It involves drawing lines that bisect (or trisect, etc) the state by population, then bisect (or trisect etc) the sections by population. Exactly how you do it depends on the number of representatives for that state, factored into prime numbers. You always start with the largest prime factor, and work your way down. You always use latitude lines and longitude lines, but alternate which. All areas would be contiguous and compact.

 

I could write this algorithm in my sleep.

 

Examples:

Ex 1. NJ has 12 reps = 2*2*3, it's prime factorization. Trisect by population. Bisect each of those three areas by population. Bisect those 6 areas again by population. Then make sure no line goes through a house, with a one-house squiggle if necessary. Presto: 12 equally populated contiguous compact areas.

Ex 2. Massachusetts has 9 reps. Trisect by population, then trisect each of the three areas by population again. Done.

Ex 3. California has 53 reps, and 53 is prime, so this is the weirdest case. Draw 52 latitude lines resulting in 53 equi-populated areas. It's likely that LA will have more than one district. Still: Easy for software, impossible to gerrymander.

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Worse than gerrymandered?

They'd be equal in population, and bounded by lat/lon lines. Their reps would have to cooperate with other reps whose districts shared interests and concerns.

 

What would be wrong with that?

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Worse than gerrymandered?

They'd be equal in population, and bounded by lat/lon lines. Their reps would have to cooperate with other reps whose districts shared interests and concerns.

 

What would be wrong with that?

 

You said 52 latitude lines, which would put my area of Los Angles in the same sliver of a district as 29 Palms and the deserts of bum-fuck nowhere.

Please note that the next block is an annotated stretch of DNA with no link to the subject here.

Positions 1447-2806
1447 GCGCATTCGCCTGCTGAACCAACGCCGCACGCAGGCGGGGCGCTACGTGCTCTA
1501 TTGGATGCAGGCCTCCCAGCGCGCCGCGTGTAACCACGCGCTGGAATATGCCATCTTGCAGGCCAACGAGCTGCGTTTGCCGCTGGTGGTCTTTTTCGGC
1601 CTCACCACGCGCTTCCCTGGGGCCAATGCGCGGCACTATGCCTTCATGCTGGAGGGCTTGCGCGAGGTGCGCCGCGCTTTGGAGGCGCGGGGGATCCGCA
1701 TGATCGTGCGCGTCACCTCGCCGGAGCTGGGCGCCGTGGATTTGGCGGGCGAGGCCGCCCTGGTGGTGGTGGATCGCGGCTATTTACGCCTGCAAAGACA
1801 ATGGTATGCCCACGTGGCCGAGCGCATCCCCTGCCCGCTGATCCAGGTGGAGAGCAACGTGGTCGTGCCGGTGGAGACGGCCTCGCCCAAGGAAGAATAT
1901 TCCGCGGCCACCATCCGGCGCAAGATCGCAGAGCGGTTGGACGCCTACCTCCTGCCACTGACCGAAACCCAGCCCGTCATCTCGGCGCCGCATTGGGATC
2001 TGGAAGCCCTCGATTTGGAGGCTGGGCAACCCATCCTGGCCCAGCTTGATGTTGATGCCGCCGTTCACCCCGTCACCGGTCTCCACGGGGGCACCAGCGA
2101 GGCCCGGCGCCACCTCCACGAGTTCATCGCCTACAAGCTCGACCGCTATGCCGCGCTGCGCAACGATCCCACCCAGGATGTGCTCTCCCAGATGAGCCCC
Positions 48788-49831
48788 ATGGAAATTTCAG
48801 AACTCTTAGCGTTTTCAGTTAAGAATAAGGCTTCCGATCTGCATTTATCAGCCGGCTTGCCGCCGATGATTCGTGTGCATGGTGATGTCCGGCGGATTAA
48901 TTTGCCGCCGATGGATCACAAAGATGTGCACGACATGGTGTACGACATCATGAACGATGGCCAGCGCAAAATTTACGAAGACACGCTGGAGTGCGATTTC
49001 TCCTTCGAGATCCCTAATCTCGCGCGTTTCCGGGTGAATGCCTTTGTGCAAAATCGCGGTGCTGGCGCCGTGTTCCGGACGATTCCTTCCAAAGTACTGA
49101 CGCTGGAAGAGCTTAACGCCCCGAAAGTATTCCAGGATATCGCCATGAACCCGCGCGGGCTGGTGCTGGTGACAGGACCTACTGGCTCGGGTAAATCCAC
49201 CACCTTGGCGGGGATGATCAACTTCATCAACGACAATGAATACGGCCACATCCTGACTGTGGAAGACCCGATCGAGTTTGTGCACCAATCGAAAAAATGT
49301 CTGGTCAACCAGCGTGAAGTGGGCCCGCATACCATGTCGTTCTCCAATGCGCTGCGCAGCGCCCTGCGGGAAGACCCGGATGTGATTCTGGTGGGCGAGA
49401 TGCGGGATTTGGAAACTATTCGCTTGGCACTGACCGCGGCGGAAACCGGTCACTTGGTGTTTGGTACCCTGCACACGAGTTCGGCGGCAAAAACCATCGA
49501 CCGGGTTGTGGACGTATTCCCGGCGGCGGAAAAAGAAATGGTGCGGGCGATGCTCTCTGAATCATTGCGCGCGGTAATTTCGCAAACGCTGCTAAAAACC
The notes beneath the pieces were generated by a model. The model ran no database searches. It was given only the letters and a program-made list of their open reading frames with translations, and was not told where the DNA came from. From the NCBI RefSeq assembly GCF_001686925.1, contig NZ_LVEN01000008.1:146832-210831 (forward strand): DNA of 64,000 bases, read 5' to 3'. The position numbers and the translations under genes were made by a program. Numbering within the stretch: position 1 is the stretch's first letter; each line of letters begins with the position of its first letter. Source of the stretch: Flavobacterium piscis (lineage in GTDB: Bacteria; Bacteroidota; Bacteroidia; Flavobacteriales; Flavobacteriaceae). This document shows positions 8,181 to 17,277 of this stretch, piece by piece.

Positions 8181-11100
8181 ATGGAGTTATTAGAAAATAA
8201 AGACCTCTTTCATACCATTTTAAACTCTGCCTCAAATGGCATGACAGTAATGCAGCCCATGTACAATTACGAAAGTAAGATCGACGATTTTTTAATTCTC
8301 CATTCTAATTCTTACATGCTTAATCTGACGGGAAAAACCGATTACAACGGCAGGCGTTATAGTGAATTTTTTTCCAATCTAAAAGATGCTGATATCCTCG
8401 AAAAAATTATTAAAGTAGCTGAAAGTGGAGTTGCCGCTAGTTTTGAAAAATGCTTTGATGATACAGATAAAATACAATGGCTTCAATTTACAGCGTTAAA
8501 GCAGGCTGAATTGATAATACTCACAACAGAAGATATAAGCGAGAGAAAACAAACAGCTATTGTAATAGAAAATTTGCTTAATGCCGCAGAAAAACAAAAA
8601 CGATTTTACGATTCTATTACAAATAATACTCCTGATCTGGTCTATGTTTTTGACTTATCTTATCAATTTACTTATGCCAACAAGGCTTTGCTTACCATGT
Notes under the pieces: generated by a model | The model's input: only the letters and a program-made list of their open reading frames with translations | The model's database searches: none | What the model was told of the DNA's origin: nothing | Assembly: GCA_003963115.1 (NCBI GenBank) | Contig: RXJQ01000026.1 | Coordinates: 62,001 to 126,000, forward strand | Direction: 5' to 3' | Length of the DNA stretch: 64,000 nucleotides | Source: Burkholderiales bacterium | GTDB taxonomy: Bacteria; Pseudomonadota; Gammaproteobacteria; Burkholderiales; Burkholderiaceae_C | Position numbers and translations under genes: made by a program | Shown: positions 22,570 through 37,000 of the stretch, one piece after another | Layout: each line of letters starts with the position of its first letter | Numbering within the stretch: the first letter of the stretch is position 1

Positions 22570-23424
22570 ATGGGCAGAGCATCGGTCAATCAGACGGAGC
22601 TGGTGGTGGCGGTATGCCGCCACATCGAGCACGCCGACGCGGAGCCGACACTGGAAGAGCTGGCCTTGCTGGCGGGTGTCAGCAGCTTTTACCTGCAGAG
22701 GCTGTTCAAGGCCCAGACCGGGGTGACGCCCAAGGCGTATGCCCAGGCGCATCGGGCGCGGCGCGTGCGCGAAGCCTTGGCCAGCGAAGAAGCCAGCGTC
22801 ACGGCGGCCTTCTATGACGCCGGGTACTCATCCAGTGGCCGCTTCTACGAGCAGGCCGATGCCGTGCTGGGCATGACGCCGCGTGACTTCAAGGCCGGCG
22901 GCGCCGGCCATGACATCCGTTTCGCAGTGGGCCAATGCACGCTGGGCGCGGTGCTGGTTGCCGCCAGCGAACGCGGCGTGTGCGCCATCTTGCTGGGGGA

It would be a nonsensical district politically and one that would be a day's journey to cross. I doubt CA has a district less representative that the one proposed. The current one is far more rational. Sorry. I'm not a fan of gerrymandering. But yes, worse.

 

Bill

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We need to end the practice of gerrymandering one way or the other. The damage gerrymandering has done to our democratic republic should not be underestimated; Nor the threat it imposes in the future.

 

All politics is local - Tip O'Neill

 

The majority of state legislatures, which set the boundaries of congressional districts, in their states, are Republican. Gerrymandered districts are designed to nullify elections by creating safe seats for congressmen who can then safely ignore the popularity of their legislation because they don't need to worry about being replaced at election time. So they safely take highly unpopular actions like defunding the government, in a shutdown and prevent the passage of popular, and needed legislation by killing bills in the House of Representatives. So, if there is a Democratic president and senate, the house can still, largely shut down the workings of the Federal government. Both Democrats and Republicans gerrymander. But because most state legislatures are Republican dominated, almost all of the congressional obstruction has come from Republicans.

 

The Nation cannot go on this way for very much longer. Gerrymandering needs to be stopped.

 

My apologies for restating what most, in this room, already know. But the damage done to our Nation by the increased use of gerrymandering has been outrageous.

 

https://www.washingtonpost.com/news/wonk/wp/2016/01/13/this-is-actually-what-america-would-look-like-without-gerrymandering/

This is actually what America would look like without gerrymandering